Peasant Dress Revamped

First of all let me just proclaim that this is another year for me to not buy Ready-to-Wear clothes. I’ve joined over 1000 other fasters headed by the talented sewist, Sarah Gunn.  We’ve all pledged not to buy clothes this year. You can read all about it on her website: Goodbye Valentino.


I’ve made a lot of clothing for myself over the years but now spend more time making quilts and doing alterations and custom sewing for customers. So this should be an easy fast for me and I’ll enjoy the occasional garment making project. I especially love making warm weather apparel and this one just fell into my lap! A successful makeover is alway fun…

My friend asked me if I wanted this vintage peasant dress and I said of course! I wasn’t sure exactly what I would do with it, but I knew I would never wear it in it’s original form. After examining it closely, I decided that it could be refashioned into a wearable summer shift.fullsizeoutput_34cdI unpicked the sleeves first. This garment had finished serged seams so I carefully cut the seam edge with pinking shears before I began taking it apart. My battery-operated seam ripper came in handy.fullsizeoutput_34d1I removed the yoke very carefully, admiring the delicate hand-embroidery and the little mirror decorations as I unpicked.  The dress was made in India.fullsizeoutput_34c3Once the yoke was separated from the dress, and the side seams were unpicked, I folded each piece in half. I noticed that there was a grease stain on one of the panels, so when I folded that panel, I made sure to leave the stain outside of my cutting line.IMG_6206I used New Look 6652 to cut a new back and front. I added about an inch and a half to the center front fold, cut off about 8 inches on the sides, so the dress wouldn’t be as full. I also ignored the dart because it would be gathered along the top and fall nicely over the bust area.fullsizeoutput_34c5I narrowly folded and stitched the lower edges of the armholes and made two rows of gathering stitches along the top edge. Then, I pinned the gathered edge to the facing of the yoke, stitched, then topstitched the outer decorative side of the yolk to the dress.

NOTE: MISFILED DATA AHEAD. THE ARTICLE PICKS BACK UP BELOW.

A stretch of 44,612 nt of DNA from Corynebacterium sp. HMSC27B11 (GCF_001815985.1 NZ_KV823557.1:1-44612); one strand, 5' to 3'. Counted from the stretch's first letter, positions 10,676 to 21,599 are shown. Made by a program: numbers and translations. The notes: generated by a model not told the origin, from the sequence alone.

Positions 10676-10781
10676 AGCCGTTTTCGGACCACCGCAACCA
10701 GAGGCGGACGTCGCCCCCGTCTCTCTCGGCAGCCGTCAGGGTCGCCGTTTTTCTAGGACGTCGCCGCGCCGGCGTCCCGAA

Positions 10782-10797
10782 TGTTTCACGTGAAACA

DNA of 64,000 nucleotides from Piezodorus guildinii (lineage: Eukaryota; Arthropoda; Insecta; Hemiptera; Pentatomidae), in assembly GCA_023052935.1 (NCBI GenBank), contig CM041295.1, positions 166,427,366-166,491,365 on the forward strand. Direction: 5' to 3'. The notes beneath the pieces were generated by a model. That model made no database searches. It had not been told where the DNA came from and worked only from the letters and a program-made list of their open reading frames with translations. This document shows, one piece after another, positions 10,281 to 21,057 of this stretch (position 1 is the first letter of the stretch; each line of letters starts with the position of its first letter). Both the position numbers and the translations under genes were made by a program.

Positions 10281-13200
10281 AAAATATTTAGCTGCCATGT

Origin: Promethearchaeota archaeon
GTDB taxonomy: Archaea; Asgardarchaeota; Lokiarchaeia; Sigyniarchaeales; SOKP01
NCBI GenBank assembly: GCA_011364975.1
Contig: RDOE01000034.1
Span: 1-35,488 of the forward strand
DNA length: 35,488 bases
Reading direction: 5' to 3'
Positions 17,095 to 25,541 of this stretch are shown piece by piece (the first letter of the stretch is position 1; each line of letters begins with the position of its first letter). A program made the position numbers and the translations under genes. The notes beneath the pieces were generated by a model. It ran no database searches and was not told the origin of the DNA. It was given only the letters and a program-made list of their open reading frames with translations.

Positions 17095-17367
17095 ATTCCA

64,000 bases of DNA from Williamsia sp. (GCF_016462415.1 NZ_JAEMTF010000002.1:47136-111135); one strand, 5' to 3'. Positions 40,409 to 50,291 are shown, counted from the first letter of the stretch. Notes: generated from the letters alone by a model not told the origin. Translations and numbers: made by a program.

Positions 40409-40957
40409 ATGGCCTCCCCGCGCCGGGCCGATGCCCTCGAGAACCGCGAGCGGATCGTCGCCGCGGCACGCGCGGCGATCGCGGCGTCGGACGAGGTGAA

This is the result of the transformation: a slimmer and more flattering dress, just right for the upcoming warm summer days of spring in Arizona.

Happy Stitching!



About SeamQueen

Seamstress, Sewist, Artist, Fashionista, Quilter, Upcycler, Textile Obsessed!
This entry was posted in alterations, Blogging, DIY, Dressmaking, Fashion, Sewing, Tutorial, Upcycle, vintage, Vintage sewing and tagged , , , , , , , , , , , . Bookmark the permalink.

5 Responses to Peasant Dress Revamped

  1. What a great refashion! You kept the pretty embroidery and made it into something very wearable! Love it! I also am part of the RTW Fast… Looking forward to adding a good number of me makes to my wardrobe!

    Liked by 1 person

  2. amcclure2014 says:

    Much better – and wearable now. I tried to keep the (rather tatty) similar embroidery part for a remake of DD’s worn out top.
    I’m also on RTW Fast. Key aim – add well fitting trousers to my wardrobe.

    Liked by 1 person

  3. You did a wonderful job on that remake! I hate to see beautiful embroidery go to waste so I appreciate what you did with it. Nicely done! I’m in the Fast too.

    Liked by 1 person

  4. Debbie Ramussen says:

    Beautiful remake, I am so in love with that colour, it turned out gorgeous!

    Liked by 1 person

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